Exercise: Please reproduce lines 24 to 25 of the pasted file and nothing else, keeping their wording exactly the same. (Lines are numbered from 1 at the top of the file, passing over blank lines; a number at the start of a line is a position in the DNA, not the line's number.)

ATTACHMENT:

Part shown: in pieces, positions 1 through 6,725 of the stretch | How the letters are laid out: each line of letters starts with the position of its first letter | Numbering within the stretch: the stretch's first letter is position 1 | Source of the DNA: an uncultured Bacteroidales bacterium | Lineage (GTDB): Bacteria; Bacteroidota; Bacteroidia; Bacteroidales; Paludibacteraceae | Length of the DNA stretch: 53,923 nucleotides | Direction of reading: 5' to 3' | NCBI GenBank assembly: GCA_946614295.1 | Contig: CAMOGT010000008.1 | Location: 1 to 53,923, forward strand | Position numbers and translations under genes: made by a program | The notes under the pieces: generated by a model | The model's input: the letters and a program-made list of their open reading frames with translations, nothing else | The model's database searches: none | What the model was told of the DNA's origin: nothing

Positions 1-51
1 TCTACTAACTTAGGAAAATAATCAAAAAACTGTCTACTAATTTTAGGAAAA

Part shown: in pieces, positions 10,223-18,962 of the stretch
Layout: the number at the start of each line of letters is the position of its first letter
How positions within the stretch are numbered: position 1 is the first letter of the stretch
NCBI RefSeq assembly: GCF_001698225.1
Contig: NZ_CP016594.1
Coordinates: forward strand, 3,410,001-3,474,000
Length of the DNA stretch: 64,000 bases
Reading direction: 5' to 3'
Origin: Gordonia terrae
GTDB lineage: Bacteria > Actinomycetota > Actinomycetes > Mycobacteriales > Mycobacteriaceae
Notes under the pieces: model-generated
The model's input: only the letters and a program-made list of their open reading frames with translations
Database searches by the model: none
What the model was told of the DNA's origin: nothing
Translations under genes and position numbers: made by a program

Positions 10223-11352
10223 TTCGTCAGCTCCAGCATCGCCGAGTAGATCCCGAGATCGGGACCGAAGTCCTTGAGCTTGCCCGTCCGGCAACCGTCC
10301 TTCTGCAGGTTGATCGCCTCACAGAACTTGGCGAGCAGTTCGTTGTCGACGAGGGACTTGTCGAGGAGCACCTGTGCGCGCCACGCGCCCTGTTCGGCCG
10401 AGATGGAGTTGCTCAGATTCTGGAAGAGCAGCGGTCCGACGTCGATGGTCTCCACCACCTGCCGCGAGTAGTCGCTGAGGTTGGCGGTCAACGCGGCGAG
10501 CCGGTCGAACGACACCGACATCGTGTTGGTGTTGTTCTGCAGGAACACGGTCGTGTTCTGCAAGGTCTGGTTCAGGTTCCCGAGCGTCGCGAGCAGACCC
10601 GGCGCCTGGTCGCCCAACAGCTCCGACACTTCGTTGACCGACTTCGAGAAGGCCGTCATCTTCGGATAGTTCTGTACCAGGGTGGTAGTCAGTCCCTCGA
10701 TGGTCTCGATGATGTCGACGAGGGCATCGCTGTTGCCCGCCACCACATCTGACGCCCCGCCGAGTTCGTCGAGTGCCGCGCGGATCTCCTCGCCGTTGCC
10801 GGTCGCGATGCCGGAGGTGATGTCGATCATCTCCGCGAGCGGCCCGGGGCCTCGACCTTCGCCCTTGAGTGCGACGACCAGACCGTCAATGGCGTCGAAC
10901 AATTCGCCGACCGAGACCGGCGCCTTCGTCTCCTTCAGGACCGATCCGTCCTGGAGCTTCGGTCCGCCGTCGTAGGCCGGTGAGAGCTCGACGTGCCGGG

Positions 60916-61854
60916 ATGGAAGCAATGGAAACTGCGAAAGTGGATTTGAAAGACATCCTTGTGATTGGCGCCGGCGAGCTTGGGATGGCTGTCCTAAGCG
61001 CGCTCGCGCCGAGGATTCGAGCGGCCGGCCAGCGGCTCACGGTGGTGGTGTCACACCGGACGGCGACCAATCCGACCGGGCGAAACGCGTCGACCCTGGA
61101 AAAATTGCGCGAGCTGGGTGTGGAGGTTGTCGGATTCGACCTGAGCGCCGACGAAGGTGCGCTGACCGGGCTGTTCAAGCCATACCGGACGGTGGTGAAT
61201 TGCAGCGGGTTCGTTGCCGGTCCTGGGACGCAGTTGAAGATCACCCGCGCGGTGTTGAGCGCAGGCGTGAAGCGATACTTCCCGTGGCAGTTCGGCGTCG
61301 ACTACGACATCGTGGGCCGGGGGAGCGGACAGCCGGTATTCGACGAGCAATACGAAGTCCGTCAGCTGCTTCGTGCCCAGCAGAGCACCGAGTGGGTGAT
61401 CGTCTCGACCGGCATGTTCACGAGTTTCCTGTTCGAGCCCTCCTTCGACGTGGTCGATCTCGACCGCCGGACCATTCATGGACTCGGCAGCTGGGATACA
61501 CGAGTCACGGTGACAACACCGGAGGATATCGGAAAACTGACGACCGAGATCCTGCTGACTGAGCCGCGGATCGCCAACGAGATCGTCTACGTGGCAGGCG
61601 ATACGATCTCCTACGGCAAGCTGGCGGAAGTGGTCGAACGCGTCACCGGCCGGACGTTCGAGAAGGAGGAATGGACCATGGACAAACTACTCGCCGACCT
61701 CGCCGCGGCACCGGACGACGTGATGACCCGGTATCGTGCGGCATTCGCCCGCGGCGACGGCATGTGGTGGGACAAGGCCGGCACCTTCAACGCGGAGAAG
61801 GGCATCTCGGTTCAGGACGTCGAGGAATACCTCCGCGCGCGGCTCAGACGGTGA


10601 GGCGCCTGGTCGCCCAACAGCTCCGACACTTCGTTGACCGACTTCGAGAAGGCCGTCATCTTCGGATAGTTCTGTACCAGGGTGGTAGTCAGTCCCTCGA
10701 TGGTCTCGATGATGTCGACGAGGGCATCGCTGTTGCCCGCCACCACATCTGACGCCCCGCCGAGTTCGTCGAGTGCCGCGCGGATCTCCTCGCCGTTGCC